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EVALUATION OF SUCCESS OF ENDODONTIC RETREATMENT BASED ON RADIOGRAPHIC INTERPRETATION OF QUALITY OF ROOT CANAL FILLING AND PERIAPICAL CHANGES: AN ORIGINAL RESEARCH

Journal of Research in Medical and Dental Science
eISSN No. 2347-2367 pISSN No. 2347-2545

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Research - (2022) Volume 10, Issue 12

EVALUATION OF SUCCESS OF ENDODONTIC RETREATMENT BASED ON RADIOGRAPHIC INTERPRETATION OF QUALITY OF ROOT CANAL FILLING AND PERIAPICAL CHANGES: AN ORIGINAL RESEARCH

Shugaa Nasir Alotaibi1, Suhael Ahmed2*, Hend Abdrahman Ahmad2, Yara Hamed M Alsayegh2, Ayad Bulayd Almutairi3, Qasim Abdullah Almutairy4, Osamah Dail A Alshahrani2 and Nafeesa Tabassum2

*Correspondence: Suhael Ahmed, Riyadh Elm University, Riyadh, Saudi Arabia, Email:

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Abstract

Aim: The purpose of the present research was to assess the efficacy of endodontic re-treatment of root canal filing and associated periapical changes based on radiographic interpretation. Methodology: In our study around two hundred radiographs of endodontic treatment which has failed, were evaluated. In these cases, the periapical status was assessed with the help of scoring system known as periapical index (PAI). More than 3 PAI reveals presence of periapical lesion. Results: A statistically noteworthy rise in score 1 as well as 3 and fall in scores 2, 4, 5, and 6 after the treatment (P<0.05). In 37% of cases, PAI score was >3 and later it decreased to 16 % after re-treatment. Before re-treatment, only 34% obturation was homogenous, after re-endodontic treatment 92.5 % became homogenous. Conclusion: It was evident that there was clinical resolution of periapical lesions in cases of re-endodontic treatment when compared with initial root canal therapy.

Keywords

Apical periodontitis, Re-treatment, Root canal therapy

Introduction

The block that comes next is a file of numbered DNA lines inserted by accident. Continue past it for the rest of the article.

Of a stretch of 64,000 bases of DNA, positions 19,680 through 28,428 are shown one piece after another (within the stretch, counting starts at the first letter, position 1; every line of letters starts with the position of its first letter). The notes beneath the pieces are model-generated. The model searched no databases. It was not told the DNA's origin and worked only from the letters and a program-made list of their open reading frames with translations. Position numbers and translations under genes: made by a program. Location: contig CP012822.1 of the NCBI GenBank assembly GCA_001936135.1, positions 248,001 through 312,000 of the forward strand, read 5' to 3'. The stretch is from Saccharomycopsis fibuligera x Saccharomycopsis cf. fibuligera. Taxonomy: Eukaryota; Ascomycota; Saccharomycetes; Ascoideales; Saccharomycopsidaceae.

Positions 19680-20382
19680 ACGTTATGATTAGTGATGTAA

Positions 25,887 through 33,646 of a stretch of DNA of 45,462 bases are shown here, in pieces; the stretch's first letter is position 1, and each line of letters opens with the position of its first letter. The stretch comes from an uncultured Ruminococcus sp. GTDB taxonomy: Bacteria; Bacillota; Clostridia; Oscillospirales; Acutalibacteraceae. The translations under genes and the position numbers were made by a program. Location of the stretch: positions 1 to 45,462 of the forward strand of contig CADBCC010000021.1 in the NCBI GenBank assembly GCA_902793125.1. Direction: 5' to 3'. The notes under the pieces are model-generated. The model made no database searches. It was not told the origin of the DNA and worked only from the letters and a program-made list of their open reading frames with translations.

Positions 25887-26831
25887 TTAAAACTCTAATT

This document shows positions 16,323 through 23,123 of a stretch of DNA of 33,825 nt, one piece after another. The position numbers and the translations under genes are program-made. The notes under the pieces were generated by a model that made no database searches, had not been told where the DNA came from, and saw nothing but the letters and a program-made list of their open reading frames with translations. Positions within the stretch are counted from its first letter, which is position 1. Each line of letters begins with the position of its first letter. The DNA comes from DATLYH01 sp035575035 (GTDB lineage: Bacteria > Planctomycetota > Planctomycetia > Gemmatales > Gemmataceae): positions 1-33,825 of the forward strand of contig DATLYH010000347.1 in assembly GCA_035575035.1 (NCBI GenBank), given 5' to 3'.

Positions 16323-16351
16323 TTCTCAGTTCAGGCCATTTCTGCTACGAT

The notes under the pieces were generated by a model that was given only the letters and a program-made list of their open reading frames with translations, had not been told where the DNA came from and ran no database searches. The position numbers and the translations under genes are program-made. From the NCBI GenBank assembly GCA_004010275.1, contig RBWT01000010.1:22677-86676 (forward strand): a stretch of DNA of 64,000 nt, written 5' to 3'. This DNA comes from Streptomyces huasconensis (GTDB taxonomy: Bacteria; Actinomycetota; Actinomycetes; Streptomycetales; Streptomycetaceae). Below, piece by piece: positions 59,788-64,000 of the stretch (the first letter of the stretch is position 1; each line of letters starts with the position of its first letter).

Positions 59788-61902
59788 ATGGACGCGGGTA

Root canal treatment is described as a mix of various techniques of mechanically instrumenting the root canal along with chemical cleaning, which later is progressed by filing the sterile space with an inert biocompatible obturation material so as to accomplish ideal health of the periapical area [1]. Understanding the pathogenesis as clinical considerations behind the lesions helps in successful treatment outcome [2]. Prognosis of a periapical lesion depends upon many factors like- poor restorations, non- sterile conditions, poor coronal access, insufficient instrumentation, apical limit and missing out on earlier periapical lesions [3-5]. Prognosis also varies with various anatomical complexities [6,7]. Better results have been achieved with the help of advancements in various methods, instrumentation as well as materials used in RCT [8]. But the basic is that if there is no sign of infection or consequent inflammation which is observed clinically or radiographically, then the treatment is a success [4]. Many studies have been conducted in various populations of different countries on efficacy of endodontic treatments by evaluating radiographically, their apical limits as well as obturation homogeneity [8-10]. Coronal seal is important for treatment success because any issue in the same can lead to bacteria entering into root canal and reach periapical tissues initiating inflammation [11]. Apical periodontitis (AP) is just not a local phenomenon, since it can spread to surrounding tissue compartments leading to more serious manifestations, if not treated at the right time [12-14]. Understanding the pathophysiology of an endodontic disease, its prevalence, risk factors as well as how to prevent in a population helps in endodontic health planning [15]. Epidemiology contributes a lot in understanding health in general as well as disease process in particular which in turn helps plan various strategies and help in achieving proper results [16]. Advancements in radiographic technologies like conebeam computed tomography (CBCT) have given us better image quality better than panoramic and/ or intraoral radiographs (IOPARs), with only one disadvantage of high radiation exposure as compared to other conventional radiographic methods [17].